"Throughout the process, states got much credit for making changes to laws that actually, in most cases, will have little to no impact as long as teacher contracts control the classroom, and quality school choices are limited or nonexistent," Jeanne Allen, the president of the Center for Education Reform, said in statement in August, when the program winners were announced. "While there is no question that Race to the Top has been the administration's positive bully pulpit on education, the dramatic need for laws to change remains largely undone."
"We are poised for progress. Two years after the worst recession most of us have ever known, the stock market has come roaring back. Corporate profits are up. The economy is growing again."
President Obama hailed the rebound of the securities markets and corporate profits as signs the economy is recovering from recession. The data show both claims are true.
The Dow Jones industrial average, one measure of the markets' pulse, stood above 13,000 in December 2007, on the eve of the recession. It dipped below 9,000 by late 2008. But at the end of 2010, the DJI had bounced back to 11,500 and has been climbing.
U.S. businesses also reported record earnings last year, closing out the third quarter of 2010 at a rate of $1.659 trillion a year. That's a sea change from the start of the great recession in 2008, when the bottom fell out of corporate profits. Businesses reported earning only $1.258 trillion in 2009.
"I strongly believe that we should take on, once and for all, the issue of illegal immigration. And I am prepared to work with Republicans and Democrats to protect our borders, enforce our laws and address the millions of undocumented workers who are now living in the shadows. ... And let's stop expelling talented, responsible young people who could be staffing our research labs or starting a new business, who could be further enriching this nation."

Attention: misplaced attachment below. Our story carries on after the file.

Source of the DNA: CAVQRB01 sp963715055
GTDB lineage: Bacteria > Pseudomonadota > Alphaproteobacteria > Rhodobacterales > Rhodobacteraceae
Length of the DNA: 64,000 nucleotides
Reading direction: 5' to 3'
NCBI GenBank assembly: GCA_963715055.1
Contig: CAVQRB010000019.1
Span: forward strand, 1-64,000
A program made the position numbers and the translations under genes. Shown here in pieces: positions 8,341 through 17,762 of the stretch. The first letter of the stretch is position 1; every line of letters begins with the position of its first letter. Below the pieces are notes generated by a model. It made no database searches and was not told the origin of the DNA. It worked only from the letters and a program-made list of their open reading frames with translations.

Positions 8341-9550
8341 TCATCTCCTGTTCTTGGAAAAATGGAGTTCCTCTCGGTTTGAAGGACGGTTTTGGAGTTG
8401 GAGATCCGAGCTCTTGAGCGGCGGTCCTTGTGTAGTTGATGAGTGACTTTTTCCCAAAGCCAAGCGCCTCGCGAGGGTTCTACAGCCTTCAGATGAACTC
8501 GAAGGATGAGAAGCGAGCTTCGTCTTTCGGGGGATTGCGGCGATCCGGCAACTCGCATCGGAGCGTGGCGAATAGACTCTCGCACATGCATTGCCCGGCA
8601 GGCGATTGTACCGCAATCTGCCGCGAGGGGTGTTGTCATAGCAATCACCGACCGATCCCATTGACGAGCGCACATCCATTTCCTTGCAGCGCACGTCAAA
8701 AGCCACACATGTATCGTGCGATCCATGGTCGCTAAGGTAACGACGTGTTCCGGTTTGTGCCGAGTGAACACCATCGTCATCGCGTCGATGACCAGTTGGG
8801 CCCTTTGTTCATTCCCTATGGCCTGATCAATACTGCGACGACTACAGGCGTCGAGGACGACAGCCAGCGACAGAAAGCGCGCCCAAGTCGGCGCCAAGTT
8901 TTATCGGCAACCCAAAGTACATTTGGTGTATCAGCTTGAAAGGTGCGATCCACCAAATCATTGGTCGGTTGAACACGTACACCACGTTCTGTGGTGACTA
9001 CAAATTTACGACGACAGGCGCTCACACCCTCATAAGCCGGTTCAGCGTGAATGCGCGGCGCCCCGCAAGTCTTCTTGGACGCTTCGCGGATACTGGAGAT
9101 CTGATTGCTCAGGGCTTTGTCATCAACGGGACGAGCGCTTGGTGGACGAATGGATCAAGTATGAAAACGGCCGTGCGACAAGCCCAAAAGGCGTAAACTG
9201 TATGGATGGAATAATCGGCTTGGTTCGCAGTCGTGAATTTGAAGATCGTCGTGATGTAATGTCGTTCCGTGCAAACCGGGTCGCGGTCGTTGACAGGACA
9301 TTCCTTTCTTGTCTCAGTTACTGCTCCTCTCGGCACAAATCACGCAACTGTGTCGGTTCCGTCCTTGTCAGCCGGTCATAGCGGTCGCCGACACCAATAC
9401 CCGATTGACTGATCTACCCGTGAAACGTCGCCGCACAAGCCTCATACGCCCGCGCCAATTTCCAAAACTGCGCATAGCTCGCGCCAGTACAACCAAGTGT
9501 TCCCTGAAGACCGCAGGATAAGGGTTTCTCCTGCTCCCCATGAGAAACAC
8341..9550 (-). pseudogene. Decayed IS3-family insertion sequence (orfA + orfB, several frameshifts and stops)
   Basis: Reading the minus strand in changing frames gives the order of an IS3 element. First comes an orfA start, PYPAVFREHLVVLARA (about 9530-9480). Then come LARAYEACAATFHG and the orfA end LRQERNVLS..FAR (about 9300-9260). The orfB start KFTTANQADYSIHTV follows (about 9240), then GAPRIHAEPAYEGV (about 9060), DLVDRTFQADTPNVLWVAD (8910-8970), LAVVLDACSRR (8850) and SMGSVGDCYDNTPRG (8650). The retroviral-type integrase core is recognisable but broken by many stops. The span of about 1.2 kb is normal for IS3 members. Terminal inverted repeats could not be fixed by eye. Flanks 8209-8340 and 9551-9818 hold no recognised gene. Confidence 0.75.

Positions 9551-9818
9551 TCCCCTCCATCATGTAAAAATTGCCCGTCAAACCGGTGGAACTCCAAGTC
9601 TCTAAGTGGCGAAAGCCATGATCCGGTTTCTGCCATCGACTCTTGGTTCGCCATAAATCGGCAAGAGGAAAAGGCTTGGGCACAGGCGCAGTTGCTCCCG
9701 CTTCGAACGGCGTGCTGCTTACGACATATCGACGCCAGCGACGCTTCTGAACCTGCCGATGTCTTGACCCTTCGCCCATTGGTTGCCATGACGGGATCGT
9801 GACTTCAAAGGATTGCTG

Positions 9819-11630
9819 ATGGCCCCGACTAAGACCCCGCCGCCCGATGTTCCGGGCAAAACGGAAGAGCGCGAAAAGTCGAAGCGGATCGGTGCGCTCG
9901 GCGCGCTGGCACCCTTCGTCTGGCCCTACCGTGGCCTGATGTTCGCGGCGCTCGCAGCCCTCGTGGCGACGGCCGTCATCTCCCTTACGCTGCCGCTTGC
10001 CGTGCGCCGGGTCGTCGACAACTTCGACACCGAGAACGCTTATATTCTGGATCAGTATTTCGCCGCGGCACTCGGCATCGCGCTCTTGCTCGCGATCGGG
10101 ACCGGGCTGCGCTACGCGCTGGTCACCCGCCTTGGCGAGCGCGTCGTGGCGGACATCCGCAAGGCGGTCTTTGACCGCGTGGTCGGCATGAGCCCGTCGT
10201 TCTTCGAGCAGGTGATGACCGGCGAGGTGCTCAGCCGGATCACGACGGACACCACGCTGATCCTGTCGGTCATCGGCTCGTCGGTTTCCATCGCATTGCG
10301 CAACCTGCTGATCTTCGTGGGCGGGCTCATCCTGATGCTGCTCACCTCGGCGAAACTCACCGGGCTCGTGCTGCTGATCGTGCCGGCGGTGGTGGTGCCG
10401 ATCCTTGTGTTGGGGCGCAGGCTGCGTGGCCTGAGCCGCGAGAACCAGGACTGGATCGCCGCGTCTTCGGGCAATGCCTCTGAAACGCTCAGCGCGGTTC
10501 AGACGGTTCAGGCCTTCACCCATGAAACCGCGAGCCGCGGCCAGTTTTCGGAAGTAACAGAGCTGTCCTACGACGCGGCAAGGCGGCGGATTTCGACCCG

Obama delivered a brief and familiar call for a bipartisan effort on immigration reform Tuesday night. But he also singled out a desire to end the deportation of young, educated illegal immigrants, presumably those eligible for the Dream Act, which was narrowly defeated in the last Congress.
Obama said those immigrants can "further enrich this nation."
Several nonpartisan studies have found that allowing more highly skilled young workers to remain in or immigrate to the U.S. would benefit the economy.
In the technology and engineering fields alone, for example, nearly a quarter of all new businesses are founded by immigrants, and they account for a significant chunk of jobs. Many of these entrepreneurs came to the United States as students and stayed.
But immigration opponents say legalization of young immigrants -- regardless of their education level or military service -- could cost taxpayers billions of dollars.
The nonpartisan Congressional Budget Office estimated late last year that one version of the Dream Act, which would provide a path to citizenship for an estimated 300,000 to 500,000 currently undocumented aliens, would reduce the deficit by $1.4 billion in the first decade because of increased tax revenue from immigrant residents.
But the same study also projects the bill could add between $5 billion and $20 billion to the deficit by 2060 through generation of additional benefit program costs.